1. Recall the theorems related to angles in a circle.
• Process:
1. The teacher can recall the concept of circle, arc segment.
2. She can then project the geogebra file , change slider and make clear the theorems about angles in a circle.

Developmental Questions:

1. Name the minor and major segments.
2. Name the angles formed by them.
3. Where are the two angles subtended ?
4. What is the relation between the two angles.
5. Name the major and minor arcs.
6. What is an acute angle?
7. What is an obtuse angle?
8. What type of angles are formed by minor arc ?
9. What type of angles are formed by major arc ?
10. What are your conclusions ?
• Evaluation:
1. How many angles can a segment subtend on the circumference ?
2. What can you say about these angles ?
• Question Corner:
1. Recall the theorems related to angles in a circle.

## Concept # 3. Finding the Circumference of a circle

### Learning objectives

1. The children understand that the distance around the edge of a circle is known as circumference.
2. The children learn to measure the circumference of the circle.
3. Derivation of formula for circumference.
4. They understand what is pi.

### Notes for teachers

The circumference of a circle relates to one of the most important mathematical constants in all of mathematics. This constant pi, is represented by the Greek letter П. The numerical value of π is 3.14159 26535 89793 , and is defined by the ratio of a circle's circumference to its diameter. C = п. D or C = 2пr.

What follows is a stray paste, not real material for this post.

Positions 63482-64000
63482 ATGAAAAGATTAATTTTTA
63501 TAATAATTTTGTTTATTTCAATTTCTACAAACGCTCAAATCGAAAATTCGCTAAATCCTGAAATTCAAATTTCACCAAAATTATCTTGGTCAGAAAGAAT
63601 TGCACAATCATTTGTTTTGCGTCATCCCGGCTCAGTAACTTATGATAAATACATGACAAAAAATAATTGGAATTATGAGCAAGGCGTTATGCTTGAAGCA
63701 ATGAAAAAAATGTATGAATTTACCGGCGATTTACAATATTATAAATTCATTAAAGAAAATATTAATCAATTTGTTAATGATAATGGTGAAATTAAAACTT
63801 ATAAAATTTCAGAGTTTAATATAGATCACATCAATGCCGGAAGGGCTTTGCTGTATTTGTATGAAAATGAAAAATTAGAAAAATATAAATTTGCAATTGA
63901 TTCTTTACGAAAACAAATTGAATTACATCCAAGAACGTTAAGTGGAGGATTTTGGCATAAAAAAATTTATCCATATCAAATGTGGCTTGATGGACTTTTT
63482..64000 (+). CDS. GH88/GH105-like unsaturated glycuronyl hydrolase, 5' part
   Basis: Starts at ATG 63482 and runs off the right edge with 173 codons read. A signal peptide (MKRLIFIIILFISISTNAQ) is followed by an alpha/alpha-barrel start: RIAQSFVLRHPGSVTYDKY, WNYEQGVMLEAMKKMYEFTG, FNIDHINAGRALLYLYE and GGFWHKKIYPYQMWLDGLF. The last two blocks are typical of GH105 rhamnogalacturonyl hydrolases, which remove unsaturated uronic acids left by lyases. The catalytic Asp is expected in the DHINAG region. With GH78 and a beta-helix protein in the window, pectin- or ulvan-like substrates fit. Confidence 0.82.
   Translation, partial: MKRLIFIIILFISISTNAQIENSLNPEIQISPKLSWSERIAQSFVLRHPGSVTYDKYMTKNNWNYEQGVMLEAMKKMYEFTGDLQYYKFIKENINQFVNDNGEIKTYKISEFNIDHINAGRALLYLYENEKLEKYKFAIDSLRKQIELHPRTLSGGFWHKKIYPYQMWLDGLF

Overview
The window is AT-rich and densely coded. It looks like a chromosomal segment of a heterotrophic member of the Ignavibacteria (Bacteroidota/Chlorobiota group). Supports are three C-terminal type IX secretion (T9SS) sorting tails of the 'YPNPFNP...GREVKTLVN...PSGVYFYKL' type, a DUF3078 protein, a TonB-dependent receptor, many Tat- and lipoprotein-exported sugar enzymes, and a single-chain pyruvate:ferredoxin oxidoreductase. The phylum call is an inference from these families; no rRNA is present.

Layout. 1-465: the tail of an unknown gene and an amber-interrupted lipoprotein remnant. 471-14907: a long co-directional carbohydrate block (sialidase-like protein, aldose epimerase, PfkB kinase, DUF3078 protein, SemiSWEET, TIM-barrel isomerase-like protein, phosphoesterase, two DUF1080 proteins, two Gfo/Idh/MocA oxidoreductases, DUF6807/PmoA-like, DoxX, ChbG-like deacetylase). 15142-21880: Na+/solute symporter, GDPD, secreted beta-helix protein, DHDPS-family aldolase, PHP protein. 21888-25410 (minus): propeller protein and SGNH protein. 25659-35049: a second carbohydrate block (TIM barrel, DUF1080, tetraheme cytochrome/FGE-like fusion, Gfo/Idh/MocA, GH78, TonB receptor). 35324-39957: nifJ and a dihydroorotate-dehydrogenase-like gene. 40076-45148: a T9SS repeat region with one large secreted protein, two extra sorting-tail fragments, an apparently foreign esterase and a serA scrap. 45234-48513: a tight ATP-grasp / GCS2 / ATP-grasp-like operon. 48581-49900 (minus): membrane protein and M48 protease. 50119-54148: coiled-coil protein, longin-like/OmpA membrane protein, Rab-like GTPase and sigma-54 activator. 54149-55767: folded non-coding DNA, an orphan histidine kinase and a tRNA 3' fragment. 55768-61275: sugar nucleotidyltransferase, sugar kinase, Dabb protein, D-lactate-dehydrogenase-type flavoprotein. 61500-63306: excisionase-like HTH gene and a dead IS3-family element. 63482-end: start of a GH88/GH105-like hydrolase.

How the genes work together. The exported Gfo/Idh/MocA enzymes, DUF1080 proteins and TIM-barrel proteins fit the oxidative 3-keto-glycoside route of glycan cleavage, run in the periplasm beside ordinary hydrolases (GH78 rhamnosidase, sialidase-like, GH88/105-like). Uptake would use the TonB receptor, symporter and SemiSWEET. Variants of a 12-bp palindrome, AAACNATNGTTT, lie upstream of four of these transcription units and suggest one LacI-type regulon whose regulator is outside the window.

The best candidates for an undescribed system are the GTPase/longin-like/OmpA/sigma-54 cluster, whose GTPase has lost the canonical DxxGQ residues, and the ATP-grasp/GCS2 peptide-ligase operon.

### Activity No # 1 Derivation of formula for circumference and the value for pi.

• Estimated Time : 45 mins
• Materials/ Resources needed:

Note books, compass, pencil, mender, scale.

• Prerequisites/Instructions, if any:
1. Circles basics should have been done.
• Multimedia resources:
• Website interactives/ links/ / Geogebra Applets
• Process:
2. Let them carefully measure their circumferences using wool.
3. Mark the distance around the circle on the wool with a sketch pen.
4. Measure the length of the measured wool using a scale.
5. Make a table with columns radius, diameter and circumference
6. For every circle find Circumference / diameter.
7. Round C/d to two decimal places.
8. Observe the answers in each case. It would be aprroximately 3.14 .
9. The value 3.14 is the value of pi which is constant.